The Philosorap Cabaret

The Philosorap Cabaret is Charlie Dupré’s one man, floor shaking, beat breaking rap show that in about 50 minutes lurches through the entire history of western philosophy. As expected from a man with a philosophy degree and past supporting slots with Ghostpoet and Scroobius Pip, Dupret is energetic, brimming full of solid philosophy in-jokes and, perhaps most importantly for a show attempting to fuse two seemingly incongruent worlds, an unapologetic performer. The result is for the most part a great success.

With no entry price and the guarantee of broadening your horizons, it is most definitely worth catching.

The show begins with a ukelele number familiarising the audience with a brief snippet of Ancient Greek thought. Jumping from Thales of Miletus endearing “everything is made out of water” postulation to Socrates’ deep-seated self doubt complex, the text book like introduction lays the foundation for Mr Epistemology himself, René Descartes. “But what do I know, what do I know” spits Dupré’s french accent over a funky 90s beat. From the pantheistic pantomime Baruch Spinoza to the manically depressive Nietzsche, many of the jokes rely on a level of assumed knowledge. Fortunately for the less well versed there is lot to take away elsewhere. The rap battle between Dawkins and God (apparently from South London) is as self explanatory as it is crammed full of solid one liners; “In a moment you’re going to need a hospital,” screams God, “alright mate let’s get fucking teleological.” The highlight of the show comes as the audience are asked to suggest vaguely philosophical words. The resultant free-style is not only well performed, but a genuinely good way of explaining Kant’s Copernican Revolution.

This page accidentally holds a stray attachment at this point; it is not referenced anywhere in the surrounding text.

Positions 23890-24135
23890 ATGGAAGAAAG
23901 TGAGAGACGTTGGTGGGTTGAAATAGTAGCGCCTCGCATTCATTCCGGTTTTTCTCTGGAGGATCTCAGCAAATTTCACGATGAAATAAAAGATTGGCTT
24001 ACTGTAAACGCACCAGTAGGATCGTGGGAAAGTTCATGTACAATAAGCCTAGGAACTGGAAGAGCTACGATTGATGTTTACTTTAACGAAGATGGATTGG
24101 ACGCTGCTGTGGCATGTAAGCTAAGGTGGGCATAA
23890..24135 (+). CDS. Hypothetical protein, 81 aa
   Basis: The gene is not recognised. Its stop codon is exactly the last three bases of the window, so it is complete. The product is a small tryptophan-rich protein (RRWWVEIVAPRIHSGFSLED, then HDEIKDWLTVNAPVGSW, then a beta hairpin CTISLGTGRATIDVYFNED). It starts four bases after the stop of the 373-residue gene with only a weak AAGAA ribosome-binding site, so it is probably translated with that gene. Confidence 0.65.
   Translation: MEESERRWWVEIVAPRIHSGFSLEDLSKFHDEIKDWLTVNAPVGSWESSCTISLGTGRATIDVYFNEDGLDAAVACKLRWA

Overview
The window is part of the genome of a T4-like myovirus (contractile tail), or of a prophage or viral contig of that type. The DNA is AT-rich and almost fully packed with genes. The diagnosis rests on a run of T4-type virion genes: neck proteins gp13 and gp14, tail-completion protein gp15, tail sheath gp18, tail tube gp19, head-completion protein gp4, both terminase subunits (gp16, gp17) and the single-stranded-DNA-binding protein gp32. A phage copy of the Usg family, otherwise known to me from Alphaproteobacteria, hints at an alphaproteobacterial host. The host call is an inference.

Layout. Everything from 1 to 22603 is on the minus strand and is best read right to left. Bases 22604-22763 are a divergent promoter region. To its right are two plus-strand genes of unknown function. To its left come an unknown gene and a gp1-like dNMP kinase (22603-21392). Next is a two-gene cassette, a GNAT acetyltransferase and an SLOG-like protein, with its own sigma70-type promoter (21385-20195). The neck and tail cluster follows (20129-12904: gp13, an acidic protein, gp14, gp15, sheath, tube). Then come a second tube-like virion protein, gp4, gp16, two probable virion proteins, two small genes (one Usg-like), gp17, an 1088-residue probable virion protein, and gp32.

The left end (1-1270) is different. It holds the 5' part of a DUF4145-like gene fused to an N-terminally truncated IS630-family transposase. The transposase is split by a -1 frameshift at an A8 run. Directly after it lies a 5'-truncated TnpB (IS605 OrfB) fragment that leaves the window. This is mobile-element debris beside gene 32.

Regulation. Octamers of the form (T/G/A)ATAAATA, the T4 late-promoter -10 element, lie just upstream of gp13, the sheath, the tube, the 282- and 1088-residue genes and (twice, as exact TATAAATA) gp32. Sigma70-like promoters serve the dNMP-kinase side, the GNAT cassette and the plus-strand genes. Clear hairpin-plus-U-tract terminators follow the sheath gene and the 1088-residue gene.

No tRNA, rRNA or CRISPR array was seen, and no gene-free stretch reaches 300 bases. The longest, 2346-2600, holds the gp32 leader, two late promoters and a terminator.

The Philosorap Cabaret is not a show with an entirely universal appeal. As the audience seemingly made up entirely of philosophy graduates implies, it is slightly nerdy humour. This is not to suggest that it is niche however. Dupré’s enthusiasm is as infectious as his ability to reel out a 50 minute intellectual tirade from memory is impressive. With no entry price and the guarantee of broadening your horizons, it is most definitely worth catching. 

Reviews by Milo Boyd

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The Blurb

Join Immanuel as he takes you on a colourful journey in rap through the history of thought. Featuring Descartes with the rationalistic hip-hop, David Hume avoiding the attentions of an abandoned self, young Arthur’s heartbroken plea to reality, a chicken who comes a cropper to his mistaken belief in causal connections, and the ultimate standoff between Dawkins and God, this is a collection of cabaret acts that will be sure to leave you questioning the very fabric of existence. Answers not included.

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